Sen. John Yudichak, D-Luzerne, posted on his Facebook page a link: “Commonwealth Court opinion questions the validity of the NCAA consent decree, so why are the majority trustees embracing a flawed, indefensible verdict against Penn State? Further proof personal agendas, not a Penn State agenda, are driving board decisions.”
The trustees in question are the agriculture, business and industry and governor-appointed factions. All voted unanimously to cover up, at Penn State’s expense, their dereliction of fiduciary duty as described by the same Commonwealth Court opinion Yudichak cited. They would rather squander money that President Eric Barron said would cover three years’ worth of unmet student needs than admit their numerous mistakes.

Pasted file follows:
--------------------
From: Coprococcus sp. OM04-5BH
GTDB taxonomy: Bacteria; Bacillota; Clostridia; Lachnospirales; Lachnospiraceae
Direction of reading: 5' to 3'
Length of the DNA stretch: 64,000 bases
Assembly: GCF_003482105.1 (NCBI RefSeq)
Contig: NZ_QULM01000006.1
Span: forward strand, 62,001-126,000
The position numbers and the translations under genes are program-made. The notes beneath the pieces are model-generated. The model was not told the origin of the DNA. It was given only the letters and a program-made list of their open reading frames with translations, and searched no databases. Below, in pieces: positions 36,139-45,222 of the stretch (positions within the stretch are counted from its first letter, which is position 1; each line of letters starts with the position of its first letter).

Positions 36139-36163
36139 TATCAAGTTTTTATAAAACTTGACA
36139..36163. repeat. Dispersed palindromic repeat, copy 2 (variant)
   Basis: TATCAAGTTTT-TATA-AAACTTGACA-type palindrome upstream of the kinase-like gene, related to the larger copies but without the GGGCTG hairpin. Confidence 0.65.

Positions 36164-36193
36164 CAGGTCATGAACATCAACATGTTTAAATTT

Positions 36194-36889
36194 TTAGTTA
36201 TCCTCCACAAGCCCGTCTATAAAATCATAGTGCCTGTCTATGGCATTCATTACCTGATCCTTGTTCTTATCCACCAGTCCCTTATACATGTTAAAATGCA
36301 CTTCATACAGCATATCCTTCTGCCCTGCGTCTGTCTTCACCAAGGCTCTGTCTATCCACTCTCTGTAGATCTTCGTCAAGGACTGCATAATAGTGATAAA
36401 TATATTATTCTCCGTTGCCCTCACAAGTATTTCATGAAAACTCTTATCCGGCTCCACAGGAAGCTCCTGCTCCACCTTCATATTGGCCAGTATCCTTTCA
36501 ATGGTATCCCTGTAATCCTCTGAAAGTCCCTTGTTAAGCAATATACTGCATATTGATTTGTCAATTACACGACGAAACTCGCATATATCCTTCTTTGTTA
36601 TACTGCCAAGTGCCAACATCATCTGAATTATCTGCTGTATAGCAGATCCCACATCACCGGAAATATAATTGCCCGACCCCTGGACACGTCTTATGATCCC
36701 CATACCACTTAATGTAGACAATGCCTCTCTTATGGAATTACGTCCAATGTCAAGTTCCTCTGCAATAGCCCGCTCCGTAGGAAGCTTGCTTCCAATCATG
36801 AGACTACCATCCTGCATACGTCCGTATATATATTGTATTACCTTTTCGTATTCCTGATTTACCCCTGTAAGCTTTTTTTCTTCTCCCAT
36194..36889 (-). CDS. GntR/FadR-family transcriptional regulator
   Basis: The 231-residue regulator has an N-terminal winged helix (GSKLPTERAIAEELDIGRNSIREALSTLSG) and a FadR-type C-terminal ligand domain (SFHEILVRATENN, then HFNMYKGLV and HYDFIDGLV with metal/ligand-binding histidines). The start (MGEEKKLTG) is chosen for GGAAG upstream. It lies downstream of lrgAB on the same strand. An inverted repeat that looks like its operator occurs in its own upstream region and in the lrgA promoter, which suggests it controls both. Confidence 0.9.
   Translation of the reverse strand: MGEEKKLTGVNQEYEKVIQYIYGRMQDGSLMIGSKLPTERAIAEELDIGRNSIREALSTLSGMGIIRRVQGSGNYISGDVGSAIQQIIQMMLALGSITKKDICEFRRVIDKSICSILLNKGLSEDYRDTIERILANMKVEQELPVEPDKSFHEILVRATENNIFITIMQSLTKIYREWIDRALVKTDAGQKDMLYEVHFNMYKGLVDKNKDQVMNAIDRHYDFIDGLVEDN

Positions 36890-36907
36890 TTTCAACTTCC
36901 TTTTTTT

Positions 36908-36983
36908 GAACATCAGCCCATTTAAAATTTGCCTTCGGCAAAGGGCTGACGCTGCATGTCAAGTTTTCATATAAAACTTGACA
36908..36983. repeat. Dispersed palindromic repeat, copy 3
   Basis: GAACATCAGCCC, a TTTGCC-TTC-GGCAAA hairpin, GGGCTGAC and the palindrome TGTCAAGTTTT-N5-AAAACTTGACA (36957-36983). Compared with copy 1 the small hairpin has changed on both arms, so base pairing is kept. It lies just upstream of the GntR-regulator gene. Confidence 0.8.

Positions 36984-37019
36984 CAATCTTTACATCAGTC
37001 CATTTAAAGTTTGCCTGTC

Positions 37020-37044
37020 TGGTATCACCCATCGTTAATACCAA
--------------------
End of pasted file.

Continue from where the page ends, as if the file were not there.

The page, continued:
The alumni trustees and the student trustee refused unanimously to support this cover-up, and alumni trustee Al Lord introduced a motion to have the board perform its fiduciary duty (two years late is better than never) by actually reading and assessing the Freeh report. It is now a matter of proven email record that the trustees know about the Freeh report’s numerous self-contradictions and outright falsehoods. Any board member who continues to stand behind the Freeh report will therefore put him or herself on record as willfully covering up his or her own mistakes or those of his or her friends at Penn State’s expense.
At what point does a court of law, and/or the General Assembly, need to step in to take away these people’s authority the way a responsible parent takes the car keys from a drunken and reckless teenage driver?
William A. Levinson